Can comets trigger a solar eruption?
Well, it seems like the giant solar storm on August 20 2013 may have been created by a comet colliding with our star! Amazing!
This awesome video comes from the Solar and Heliospheric Observatory (SOHO) and shows what looks to be a comet (not ISON) on a trajectory that will likely lead it right into the sun. Maybe it’s just me, but as soon as the comet disappears, the sun explodes! Look by yourself!
According to Spaceweather scientists, sundiving comets cannot trigger solar explosions. Actually, they are not so sure about it:
[quote_box_center]There’s no known mechanism for comets to spark solar flares. Comets are thought to be too small and fragile to destabilize the sun’s magnetic field. Plus, this comet was still millions of kilometers from the sun when the explosion unfolded.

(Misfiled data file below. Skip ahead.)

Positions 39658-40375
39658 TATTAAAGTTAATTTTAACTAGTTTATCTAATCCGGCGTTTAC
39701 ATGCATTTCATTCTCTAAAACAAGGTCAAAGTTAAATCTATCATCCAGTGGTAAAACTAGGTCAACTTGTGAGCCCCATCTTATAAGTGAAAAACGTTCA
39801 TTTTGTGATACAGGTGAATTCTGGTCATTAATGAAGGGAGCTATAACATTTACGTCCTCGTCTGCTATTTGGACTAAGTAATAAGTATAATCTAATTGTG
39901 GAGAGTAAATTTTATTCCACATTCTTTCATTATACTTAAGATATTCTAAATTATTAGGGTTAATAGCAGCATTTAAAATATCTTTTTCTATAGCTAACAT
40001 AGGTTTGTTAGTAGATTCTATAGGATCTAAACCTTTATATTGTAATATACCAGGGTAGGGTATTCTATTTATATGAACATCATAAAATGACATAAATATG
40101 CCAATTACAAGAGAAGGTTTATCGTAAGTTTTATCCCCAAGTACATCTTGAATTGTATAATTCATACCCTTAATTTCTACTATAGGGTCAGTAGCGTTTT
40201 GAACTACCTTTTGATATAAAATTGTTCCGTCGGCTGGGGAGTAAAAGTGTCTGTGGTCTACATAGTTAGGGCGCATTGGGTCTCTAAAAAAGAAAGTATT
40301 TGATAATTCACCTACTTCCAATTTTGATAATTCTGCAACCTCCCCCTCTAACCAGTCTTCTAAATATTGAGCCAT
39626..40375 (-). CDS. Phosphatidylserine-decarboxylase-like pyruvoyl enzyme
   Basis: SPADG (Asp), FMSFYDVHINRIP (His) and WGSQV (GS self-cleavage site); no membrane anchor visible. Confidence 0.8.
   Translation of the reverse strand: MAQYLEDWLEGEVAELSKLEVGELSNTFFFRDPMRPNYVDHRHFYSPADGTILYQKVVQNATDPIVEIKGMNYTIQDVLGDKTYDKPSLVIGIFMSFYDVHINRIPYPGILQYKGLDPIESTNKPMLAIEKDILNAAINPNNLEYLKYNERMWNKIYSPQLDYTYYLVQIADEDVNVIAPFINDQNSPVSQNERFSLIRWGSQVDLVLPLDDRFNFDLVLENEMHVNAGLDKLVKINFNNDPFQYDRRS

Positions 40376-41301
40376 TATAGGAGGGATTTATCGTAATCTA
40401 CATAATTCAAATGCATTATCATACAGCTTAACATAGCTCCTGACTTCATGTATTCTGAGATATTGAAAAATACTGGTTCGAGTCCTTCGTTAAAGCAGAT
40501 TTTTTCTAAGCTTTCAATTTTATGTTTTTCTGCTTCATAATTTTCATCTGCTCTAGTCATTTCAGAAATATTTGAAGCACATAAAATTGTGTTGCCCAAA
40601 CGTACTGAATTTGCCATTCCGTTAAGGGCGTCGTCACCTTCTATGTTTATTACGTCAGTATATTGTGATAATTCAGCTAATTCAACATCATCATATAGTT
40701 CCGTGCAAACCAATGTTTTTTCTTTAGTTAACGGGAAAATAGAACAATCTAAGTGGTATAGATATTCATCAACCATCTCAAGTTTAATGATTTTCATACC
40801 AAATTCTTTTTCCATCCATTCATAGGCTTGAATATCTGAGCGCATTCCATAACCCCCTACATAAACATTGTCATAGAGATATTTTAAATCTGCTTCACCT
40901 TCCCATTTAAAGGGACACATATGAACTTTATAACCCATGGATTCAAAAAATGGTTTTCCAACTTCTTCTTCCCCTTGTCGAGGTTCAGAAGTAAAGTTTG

The comet, R.I.P., was a member of the Kreutz family. Kreutz sungrazers are fragments from the breakup of a single giant comet many centuries ago. They get their name from 19th century German astronomer Heinrich Kreutz, who studied them in detail. Several Kreutz fragments pass by the sun and disintegrate every day. Most, measuring less than a few meters across, are too small to see, but occasionally a bigger fragment like this one attracts attention.[/quote_box_center]
The first time ever a comet was recorded desintegrating in the Sun’s atmosphere was in July 2011. Here is the video:
Yes, this is really cool!